27 August 2010

Utility: Use and Abuse

Philosophical roots of utility or utilitarianism dates to Jeremy Bentham's An Introduction to the Principles of Morals and Legislation, 1781 and John Stewart Mill's Utilitarianism, 1863. This reigned supreme, and in a sense still does, but for John Rawls' A Theory of Justice, 1971.

Lest I deviate further, my current concerns are more as a student, rather my sticky wicket as a teacher, of Economics, as I fail to understand utility.

While in school, when my teacher explained the diminishing marginal utility it looked fine. More and more of the same item (say, mangoes) will give me less and less utility. It looked fine and still does if your thoughts don't go astray. One can eat one mango every day then it would increase utility for having more and more of the same. It does not hold for money or maybe even for items like diamond.

My major concern today is that I woke up in my dream trying to understand utility. A middle-aged young person, could be me, left from home for work after having a lavish breakfast without mangoes, but at the work place saw mangoes that were smelling nice and immediately took and ate one, a sense of desire-fulfillment, it increased utility.

At work, the person had to sell fruits, including mangoes, and besides getting a fixed wage the person also had a share in the amount of fruit sold. To maximize income, the person tried to sell more fruits by convincing the buyers about the merits of the fruit. For mangoes, the king of fruits, the person tried telling about its taste and value, knowing fully well, and having tasted it a while ago, that unseasonal mangoes during monsoon are not that tasty. Nevertheless the person continued with the story as it was convincing for many buyers and this would increase money income, and hence, utility.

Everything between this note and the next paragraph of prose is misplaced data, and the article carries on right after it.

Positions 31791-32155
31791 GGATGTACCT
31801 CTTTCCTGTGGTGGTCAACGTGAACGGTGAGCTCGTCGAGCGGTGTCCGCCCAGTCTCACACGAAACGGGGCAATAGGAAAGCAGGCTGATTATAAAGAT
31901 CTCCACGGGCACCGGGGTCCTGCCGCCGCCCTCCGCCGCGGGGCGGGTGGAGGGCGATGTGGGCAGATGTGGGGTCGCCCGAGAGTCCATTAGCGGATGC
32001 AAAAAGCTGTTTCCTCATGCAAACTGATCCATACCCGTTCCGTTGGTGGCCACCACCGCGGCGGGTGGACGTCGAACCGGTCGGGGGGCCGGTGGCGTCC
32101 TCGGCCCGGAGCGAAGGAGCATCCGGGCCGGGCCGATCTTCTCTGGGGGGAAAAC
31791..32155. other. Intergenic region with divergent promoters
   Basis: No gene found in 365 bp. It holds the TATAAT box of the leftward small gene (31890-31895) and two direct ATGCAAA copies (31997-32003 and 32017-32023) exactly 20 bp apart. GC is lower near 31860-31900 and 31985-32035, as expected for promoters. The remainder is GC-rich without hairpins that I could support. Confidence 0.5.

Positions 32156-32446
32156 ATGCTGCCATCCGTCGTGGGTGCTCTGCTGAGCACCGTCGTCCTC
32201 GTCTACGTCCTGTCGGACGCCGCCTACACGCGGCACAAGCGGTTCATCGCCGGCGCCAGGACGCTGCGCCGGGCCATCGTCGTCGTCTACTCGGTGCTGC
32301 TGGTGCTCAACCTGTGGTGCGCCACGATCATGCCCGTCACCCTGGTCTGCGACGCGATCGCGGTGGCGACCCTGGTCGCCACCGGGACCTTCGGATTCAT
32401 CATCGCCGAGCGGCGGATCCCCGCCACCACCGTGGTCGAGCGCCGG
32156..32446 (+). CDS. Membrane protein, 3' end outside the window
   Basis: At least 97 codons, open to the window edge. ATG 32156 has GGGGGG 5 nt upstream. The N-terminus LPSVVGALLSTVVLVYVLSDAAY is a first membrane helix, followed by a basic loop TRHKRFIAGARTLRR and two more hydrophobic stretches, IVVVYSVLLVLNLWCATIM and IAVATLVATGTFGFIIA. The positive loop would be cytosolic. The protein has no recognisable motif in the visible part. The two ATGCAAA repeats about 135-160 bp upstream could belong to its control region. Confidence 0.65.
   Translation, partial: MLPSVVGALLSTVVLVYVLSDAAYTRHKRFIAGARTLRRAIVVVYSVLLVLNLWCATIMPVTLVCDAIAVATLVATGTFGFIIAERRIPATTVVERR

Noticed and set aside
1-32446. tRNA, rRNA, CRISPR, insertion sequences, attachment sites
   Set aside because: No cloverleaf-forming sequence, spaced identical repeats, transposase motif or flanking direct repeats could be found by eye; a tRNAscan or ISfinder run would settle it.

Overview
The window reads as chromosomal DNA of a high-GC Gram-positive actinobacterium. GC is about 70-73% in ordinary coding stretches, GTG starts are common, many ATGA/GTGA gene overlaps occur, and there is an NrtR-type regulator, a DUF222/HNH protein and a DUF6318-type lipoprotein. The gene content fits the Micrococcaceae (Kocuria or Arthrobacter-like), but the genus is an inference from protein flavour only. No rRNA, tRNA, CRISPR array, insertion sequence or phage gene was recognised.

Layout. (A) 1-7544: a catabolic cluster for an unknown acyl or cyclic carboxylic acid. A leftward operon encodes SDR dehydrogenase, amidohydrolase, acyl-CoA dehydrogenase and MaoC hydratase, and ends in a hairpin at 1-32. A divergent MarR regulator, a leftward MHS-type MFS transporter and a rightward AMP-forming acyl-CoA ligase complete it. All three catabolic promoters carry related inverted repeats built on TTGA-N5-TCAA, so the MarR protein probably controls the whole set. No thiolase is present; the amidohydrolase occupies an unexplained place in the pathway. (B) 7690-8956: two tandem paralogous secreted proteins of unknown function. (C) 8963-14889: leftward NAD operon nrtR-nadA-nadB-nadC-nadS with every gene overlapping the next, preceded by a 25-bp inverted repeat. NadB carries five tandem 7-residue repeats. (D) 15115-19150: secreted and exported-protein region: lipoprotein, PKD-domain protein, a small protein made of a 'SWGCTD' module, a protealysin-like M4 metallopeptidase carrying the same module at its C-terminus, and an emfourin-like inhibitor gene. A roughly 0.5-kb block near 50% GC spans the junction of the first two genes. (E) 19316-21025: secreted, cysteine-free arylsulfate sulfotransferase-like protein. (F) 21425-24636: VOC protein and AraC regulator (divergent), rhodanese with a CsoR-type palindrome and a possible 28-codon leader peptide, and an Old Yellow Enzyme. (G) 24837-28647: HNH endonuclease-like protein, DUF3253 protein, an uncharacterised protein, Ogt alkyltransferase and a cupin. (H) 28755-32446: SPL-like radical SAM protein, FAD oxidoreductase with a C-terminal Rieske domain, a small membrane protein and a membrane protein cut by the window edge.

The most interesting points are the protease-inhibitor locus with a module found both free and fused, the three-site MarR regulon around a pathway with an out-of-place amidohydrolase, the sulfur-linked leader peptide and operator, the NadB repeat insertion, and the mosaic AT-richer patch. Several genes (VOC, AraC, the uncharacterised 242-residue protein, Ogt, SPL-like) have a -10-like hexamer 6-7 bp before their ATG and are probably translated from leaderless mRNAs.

At the end of the day, before closing shop, the person came across some poor children begging for food and to whom, out of concern and also to atone for the lies told during the day, the person gave some mangoes. It gave mental satisfaction on helping the needy, and hence, increased utility.

Utility got enhanced through desire-fulfillment, increasing money income and mental satisfaction. Do all these increase utility. Yes, of course, but in different ways. Are they one and the same? Can we reduce them to a single measure? No, definitely not. Again, this takes me to my school maths teacher who drove into our heads that mangoes and marbles cannot be added together. It will be disutility (if one can use the term) to the concept of utility.

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